Mark was initially relieved when he was moved to solitary, thinking he would be safer. But as his mother observed, solitary was no place for people who “live in their mind.” Mark’s learning disabilities made it difficult for him to fill the time reading books or writing letters. So he paced his cell and listened to the radio. Without any other distractions, his anger and depression worsened. “You have nobody to talk to but yourself,” Mark said. “All I remember doing was just thinking about the people who hurt me.”

During their monthly, no-contact visits, Garcia saw Mark’s behavior change. He began swearing at her, flipping her off, and telling her not to come. “He wasn’t like that when he went in,” she said. She tried to pacify him by recalling happier times — their yearly trips to Disney World, the birthday parties she threw for him. But Mark could not remember any of it.

NPR focuses on Brian Nelson, a man who had similar experiences to Mark, but has managed—sometimes just barely—to rebuild his life on the outside. Nelson is now a paralegal and prisoner’s advocate at the Uptown People’s Law Center in Chicago. Here’s a clip:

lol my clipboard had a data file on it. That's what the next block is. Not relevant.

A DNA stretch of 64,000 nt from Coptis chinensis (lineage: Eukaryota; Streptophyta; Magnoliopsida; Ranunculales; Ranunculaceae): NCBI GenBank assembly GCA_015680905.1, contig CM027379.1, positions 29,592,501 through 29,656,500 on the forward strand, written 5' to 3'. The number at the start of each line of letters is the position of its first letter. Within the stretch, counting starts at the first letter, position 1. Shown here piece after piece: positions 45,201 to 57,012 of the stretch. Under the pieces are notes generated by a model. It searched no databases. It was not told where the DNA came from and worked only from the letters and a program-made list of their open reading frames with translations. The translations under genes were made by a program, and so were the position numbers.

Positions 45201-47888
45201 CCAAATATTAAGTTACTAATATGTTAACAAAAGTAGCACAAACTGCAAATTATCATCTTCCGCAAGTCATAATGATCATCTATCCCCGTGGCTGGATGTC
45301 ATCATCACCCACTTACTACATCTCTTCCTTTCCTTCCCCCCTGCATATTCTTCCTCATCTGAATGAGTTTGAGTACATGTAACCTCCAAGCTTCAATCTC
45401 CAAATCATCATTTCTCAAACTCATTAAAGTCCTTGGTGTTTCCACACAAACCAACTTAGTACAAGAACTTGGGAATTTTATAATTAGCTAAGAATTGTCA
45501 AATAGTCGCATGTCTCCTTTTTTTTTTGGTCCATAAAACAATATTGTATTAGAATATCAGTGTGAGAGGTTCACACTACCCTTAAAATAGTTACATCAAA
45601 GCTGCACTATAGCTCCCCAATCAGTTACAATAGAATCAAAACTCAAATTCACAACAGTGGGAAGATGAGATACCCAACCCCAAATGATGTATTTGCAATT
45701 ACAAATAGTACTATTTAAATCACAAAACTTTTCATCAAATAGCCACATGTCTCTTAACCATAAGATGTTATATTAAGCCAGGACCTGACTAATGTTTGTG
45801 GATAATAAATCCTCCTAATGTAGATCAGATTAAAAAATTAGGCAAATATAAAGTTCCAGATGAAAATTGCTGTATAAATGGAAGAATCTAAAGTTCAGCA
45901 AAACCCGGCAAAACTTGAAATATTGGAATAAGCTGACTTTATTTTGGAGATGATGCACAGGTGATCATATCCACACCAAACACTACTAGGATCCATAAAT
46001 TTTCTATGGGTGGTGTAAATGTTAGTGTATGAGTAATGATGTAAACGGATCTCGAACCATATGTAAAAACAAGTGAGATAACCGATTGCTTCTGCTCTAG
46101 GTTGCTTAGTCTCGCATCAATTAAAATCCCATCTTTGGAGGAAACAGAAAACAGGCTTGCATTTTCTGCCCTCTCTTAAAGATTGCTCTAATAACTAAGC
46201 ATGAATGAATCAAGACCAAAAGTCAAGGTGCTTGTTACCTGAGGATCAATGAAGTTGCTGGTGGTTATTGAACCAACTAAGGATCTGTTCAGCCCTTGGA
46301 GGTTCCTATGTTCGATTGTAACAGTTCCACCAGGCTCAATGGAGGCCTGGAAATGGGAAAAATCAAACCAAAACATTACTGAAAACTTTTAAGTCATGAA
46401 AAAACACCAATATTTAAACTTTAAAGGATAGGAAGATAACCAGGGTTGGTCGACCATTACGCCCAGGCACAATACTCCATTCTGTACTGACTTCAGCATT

When Nelson’s mother picked him up at the distant supermax prison in Tamms, Ill., he told her how he was given a television during his last year of solitary and kept seeing ads for a fast-food ice cream…

On the drive home, they stopped for a Blizzard at a Dairy Queen.

“And I’m standing there and a guy walked behind me. And I was not used to people being that close to me. And I started cussing. I turned around, I’m ready to fight because I thought I don’t know if he’s going to attack me,” Nelson recalls. “I have prison mentality in my mind. And then I looked up and saw my mom crying, like ‘Oh my God, what have they done to him?’ You know, because I couldn’t handle being around people.”

That was five years ago. It’s still hard for Nelson, 50, to be around people.

[SNIP]

The Department of Justice estimates that about 80,000 prisoners in the U.S. are in solitary confinement. The system drastically expanded in the past 30 years as the U.S. prison population grew. Corrections officials built supermax prisons and added other new programs to isolate the inmates who were considered the most dangerous.